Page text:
Tony Tales: Abortion Rights

Occasionally my social justice advocacy spills over into meatspace, and when that happens, it is almost always at work. Over the years I’ve engaged in discussions of a variety of subjects with my co-workers, from the pernicious nature of religious beliefs in the United States to the gullibility of people when it comes to outrageous stories. I always try to engage with people in such a way that I don’t come across as patronizing or insulting, because the point is to share my opinions with others in an attempt to sway them, and the confrontational approach doesn’t always work in those situations. I recently found myself discussing abortion with J, a young woman I work with.

It was a slow day at work, and a handful of us were gathered around the host stand by the front door. Somehow the discussion shifted toward families and how some people love their families and others don’t. I pointed out that it can be more complicated than that, with some people disliking members of their families sometimes and not others, or people hating one family member, but not others. My overall point was that there is no reason that family members should automatically love one another. Although my interactions with my family members over the years are loving, and I don’t dislike any of my family, I know plenty of people who don’t. I know people who no longer speak to their siblings or people who have a complicated relationship with an alcoholic parent. I know people who have had their parents (biological or step) cut all ties with them because they’re transgender. Despite the notion that family members are supposed to love one another, the reality is the people in our families are people too, and there are always going to be people we don’t get along with or like, no matter our familial connections (or lack thereof). I think it can lead to a lot of stress forcing people to try and love brothers, fathers, sisters, mothers, cousins, etc if that love isn’t there.  And let’s be honest:  love doesn’t just spring forth simply bc someone shares a bloodline. We’ve erected this fantasy of love and how it works, but the reality is far messier and more complicated than that. Just like our associates, co-workers, or close friends, family members are subject to inclusion or exclusion in our lives based on any number of reasons.

In the discussion at work, J mentioned that she has a younger sister that she flat out doesn’t like, and an older sister that she didn’t like for 2 years. When I inquired as to why, she said that she and her younger sister simply don’t get along. Her older sister?

She got an abortion and J didn’t approve.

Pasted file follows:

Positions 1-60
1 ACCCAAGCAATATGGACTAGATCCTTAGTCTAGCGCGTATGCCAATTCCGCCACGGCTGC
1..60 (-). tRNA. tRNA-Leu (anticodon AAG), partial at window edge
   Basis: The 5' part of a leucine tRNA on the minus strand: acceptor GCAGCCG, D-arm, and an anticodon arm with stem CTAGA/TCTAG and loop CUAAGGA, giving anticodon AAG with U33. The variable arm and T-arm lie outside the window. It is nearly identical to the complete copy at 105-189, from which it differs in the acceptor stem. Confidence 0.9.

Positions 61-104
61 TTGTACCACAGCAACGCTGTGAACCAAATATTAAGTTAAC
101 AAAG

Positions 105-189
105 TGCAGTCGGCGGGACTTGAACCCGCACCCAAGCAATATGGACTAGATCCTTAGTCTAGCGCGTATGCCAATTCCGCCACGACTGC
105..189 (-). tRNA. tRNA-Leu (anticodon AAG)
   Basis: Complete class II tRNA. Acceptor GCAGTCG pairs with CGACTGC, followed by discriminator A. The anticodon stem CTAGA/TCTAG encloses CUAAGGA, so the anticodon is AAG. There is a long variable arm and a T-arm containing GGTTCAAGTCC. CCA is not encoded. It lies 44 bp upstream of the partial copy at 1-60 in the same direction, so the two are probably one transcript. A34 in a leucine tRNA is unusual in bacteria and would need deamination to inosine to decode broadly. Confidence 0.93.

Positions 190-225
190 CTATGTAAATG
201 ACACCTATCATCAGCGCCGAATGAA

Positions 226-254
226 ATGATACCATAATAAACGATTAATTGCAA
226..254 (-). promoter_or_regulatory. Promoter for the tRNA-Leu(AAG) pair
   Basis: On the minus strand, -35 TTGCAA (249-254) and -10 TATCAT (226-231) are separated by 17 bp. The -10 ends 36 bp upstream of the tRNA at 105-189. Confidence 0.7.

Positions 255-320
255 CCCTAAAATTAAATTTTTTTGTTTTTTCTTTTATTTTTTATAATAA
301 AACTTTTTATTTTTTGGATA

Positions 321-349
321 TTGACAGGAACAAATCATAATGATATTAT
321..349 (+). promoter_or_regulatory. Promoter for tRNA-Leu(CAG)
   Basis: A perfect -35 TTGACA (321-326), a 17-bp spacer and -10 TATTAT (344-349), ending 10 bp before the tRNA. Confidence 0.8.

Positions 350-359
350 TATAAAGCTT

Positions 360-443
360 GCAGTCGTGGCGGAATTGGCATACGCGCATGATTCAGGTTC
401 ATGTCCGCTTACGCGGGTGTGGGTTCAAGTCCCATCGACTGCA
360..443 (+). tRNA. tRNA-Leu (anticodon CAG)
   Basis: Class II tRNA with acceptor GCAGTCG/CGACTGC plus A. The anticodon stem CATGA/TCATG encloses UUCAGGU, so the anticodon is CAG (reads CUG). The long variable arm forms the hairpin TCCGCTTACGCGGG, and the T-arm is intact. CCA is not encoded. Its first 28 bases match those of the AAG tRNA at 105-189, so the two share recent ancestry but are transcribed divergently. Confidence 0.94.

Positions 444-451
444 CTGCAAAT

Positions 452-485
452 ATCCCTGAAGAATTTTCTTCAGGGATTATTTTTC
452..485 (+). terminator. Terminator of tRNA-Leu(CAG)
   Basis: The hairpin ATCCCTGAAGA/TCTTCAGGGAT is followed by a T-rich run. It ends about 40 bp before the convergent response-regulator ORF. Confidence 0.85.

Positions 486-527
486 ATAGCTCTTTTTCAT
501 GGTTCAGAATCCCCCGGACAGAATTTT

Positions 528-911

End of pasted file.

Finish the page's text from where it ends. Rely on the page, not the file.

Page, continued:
Now, as a feminist and a strong advocate for a woman’s unrestricted right to an abortion, this made me stand up and take notice. At the same time, we were at work, and I wasn’t sure if it was the right time to go into all the ways I felt she was wrong. I sat there for several seconds trying to figure out the best course of actions. Ultimately, I chose to discuss my views on abortion with her. I told J that I feel it is a woman’s right to choose because her body is her own and no one else’s. I shared with her the fact that so much opposition to abortion is due to religious reasons or the view that fetuses have souls or are people. At this point, most of the other employees had wandered off, but there was still one other person aside from J who was still present and he was listening. I told the both of them that a woman’s right to an abortion stems from her right to bodily autonomy. The same bodily autonomy that prevents me from demanding anyone’s kidney or blood transfusion, even if it is to save my life. No one can be forced to donate either. They can consent to the use of their body to save another, just as a pregnant woman can consent to allow a fetus to remain inside her. I ended on a note that no matter what anyone says, no human being has the right to use the body of another human without consent, and that includes a fetus using a pregnant woman’s body.  Neither J nor A really responded, and I’m not sure what they were thinking, nor did I press the issue. I said what I wanted and walked away. I hope that my comments provided food for thought for both of them. I may never know, but at least I tried.

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Tony Tales: Abortion Rights
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2 thoughts on “Tony Tales: Abortion Rights

  1. 1

    Tony, you are, as always, a wise and awesome Shoop. I hope that if I ever find myself in a similar situation, I’ll be at least half as quick-thinking and wise as you.

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